Heading off grid disaster: it’s about time

Image by Republica from Pixabay

By Duke Buckner, Microchip Technology

The world’s Global Navigation Satellite System (GNSS) has never been more integral to daily lives than it is now. It is like an invisible utility, as vital as power or water. The position, navigation, and time (PNT) information it provides is crucial to the reliable functioning of critical infrastructure such as energy, telecommunications, transportation, emergency services and financial transaction networks. Yet never has the system been more vulnerable to interference from threats including jamming and an attack called spoofing, when a radio transmitter located near a target receiver feeds it false information. 

The sources of spoofing range from malevolent nation-states to delivery drivers who, trying to disguise their location and long lunch breaks from their bosses with do-it-yourself jamming devices, have inadvertently disrupted local air traffic control operations. Governments and the private sector are all rallying around the development and deployment of backup strategies and solutions, but until they are available on a nationwide scale wherever critical infrastructures operate, the industry faces serious challenges. Infrastructure operators have backup generators, but they do not have backup PNT sources. Many of the critical infrastructure operators provide safety-of-life services and demand to be available 100 percent of the time, 24 hours a day, 7 days a week, 365 days a year.

Special Timing Needs of the Electric Grid

Electric power utilities use space-based timing signals in PNT solutions that monitor, protect, and operate grid assets that are often separated across large geographic areas. The timing clocks in these dispersed systems must share and be precisely synchronized with a common global reference for timekeeping. The common time source is coordinated Universal Time, or U.T.C., which is beamed down from extremely precise atomic clocks aboard satellites like GPS. This time source can also be used to fuel solutions for dynamic situational awareness and enable utilities to identify and understand specific incidents such as lightning strikes, the progression of a system collapse, and other transient grid events.

The impact of timing signal outages on power utilities has been studied by the North American SynchroPhasor Initiative (NASPI), a voluntary group of representatives from the utility industry, manufacturers and vendors, academia, national laboratories, government experts and standards-making bodies. Funded by the U.S. Department of Energy (DOE), this collaborative looked specifically at synchrophasor technology used by utilities to enhance power system reliability and visibility through precise, time-stamped measurements of instantaneous voltage, current and frequency at specific locations on the grid. Initially deployed primarily in transmission and bulk power systems, the technology is increasingly attractive at the grid edge where it can also be used to help monitor distributed energy resources (DERs), analyze grid imbalances, and detect instabilities caused by the growth in electric vehicle (EV) charging stations and more customer-initiated demand response.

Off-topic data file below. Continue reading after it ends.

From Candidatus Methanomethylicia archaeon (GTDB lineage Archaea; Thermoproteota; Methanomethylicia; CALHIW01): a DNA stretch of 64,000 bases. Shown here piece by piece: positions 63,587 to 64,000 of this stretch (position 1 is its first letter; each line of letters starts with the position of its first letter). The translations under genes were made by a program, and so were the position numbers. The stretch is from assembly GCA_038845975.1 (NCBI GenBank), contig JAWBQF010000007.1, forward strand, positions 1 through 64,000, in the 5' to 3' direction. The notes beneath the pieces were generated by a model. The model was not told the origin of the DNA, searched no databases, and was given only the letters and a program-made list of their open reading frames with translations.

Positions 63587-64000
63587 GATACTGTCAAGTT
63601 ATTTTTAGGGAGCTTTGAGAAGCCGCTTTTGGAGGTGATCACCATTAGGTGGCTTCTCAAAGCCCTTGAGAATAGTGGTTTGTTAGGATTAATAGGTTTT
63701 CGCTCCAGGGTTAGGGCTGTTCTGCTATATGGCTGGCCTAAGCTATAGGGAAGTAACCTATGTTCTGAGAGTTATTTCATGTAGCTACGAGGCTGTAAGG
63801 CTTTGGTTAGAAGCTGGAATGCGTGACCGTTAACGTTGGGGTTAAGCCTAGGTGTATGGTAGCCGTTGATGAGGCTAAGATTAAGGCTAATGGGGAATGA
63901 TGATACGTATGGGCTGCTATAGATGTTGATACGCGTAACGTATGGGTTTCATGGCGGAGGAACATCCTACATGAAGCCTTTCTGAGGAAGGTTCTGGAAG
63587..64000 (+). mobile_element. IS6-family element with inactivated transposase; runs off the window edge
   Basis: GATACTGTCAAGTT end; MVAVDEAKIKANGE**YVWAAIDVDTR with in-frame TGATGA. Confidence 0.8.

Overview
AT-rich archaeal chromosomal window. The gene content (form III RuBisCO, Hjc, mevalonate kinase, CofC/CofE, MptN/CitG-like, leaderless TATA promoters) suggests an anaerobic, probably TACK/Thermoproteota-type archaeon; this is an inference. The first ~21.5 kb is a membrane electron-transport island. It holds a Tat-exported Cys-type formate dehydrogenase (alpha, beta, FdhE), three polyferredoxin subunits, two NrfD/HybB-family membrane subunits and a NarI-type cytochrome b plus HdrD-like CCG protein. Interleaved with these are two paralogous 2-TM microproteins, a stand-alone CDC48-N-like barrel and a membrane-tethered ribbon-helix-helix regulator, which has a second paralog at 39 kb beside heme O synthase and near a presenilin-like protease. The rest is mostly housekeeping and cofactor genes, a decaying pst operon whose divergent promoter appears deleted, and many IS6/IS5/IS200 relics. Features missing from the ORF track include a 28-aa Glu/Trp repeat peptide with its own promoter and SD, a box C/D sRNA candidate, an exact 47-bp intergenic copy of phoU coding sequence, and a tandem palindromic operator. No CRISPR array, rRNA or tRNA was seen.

In its 2017 technical report, NASPI said most phasor measurement units (PMUs) in North America acquire timing data from GPS. This is the GNSS service operated by the U.S. Air Force.  According to the report, GPS disruption “will complicate grid operations by raising false alarms, increasing cost, delaying operational actions, and lowering system efficiency.” The report also warned grid operators that they must start implementing measures “to assure that PMU data receives accurate, reliable time-stamps despite multiple time signal delivery failure modes.” It also recommended that PMUs not be used in automated control and other mission-critical purposes “until timing challenges have been resolved and time and measurement integrity can be assured.”

Public and Private Sectors Collaborate on Solutions

Only a handful of countries including China and Russia have terrestrial GPS backup systems. Other countries are considering them and/or have approved but not yet funded them. For instance, the European Commission, assisted by its Directorate General for Defence Industry and Space, recently awarded seven contracts to six different companies for demonstration of alternative PNT solutions that could provide backup during a GNSS outage.

In the U.S., nearly two dozen U.S. government reports, guidance, and policy directives issued since 2001 have recommended, at a minimum, the deployment of a wireless, nationwide, terrestrial based back-up system to the nation’s GPS service. The Bush administration in 2004 ordered that a backup system be added to GPS, and in 2008 and 2015 the government announced the establishment of a system of complementary high-powered terrestrial signals that would be more difficult to disrupt than space-based GPS. Nothing was done until a bipartisan effort by senior leaders of Congress led to passage of the National Timing Resilience and Security Act (NTRSA) of 2018.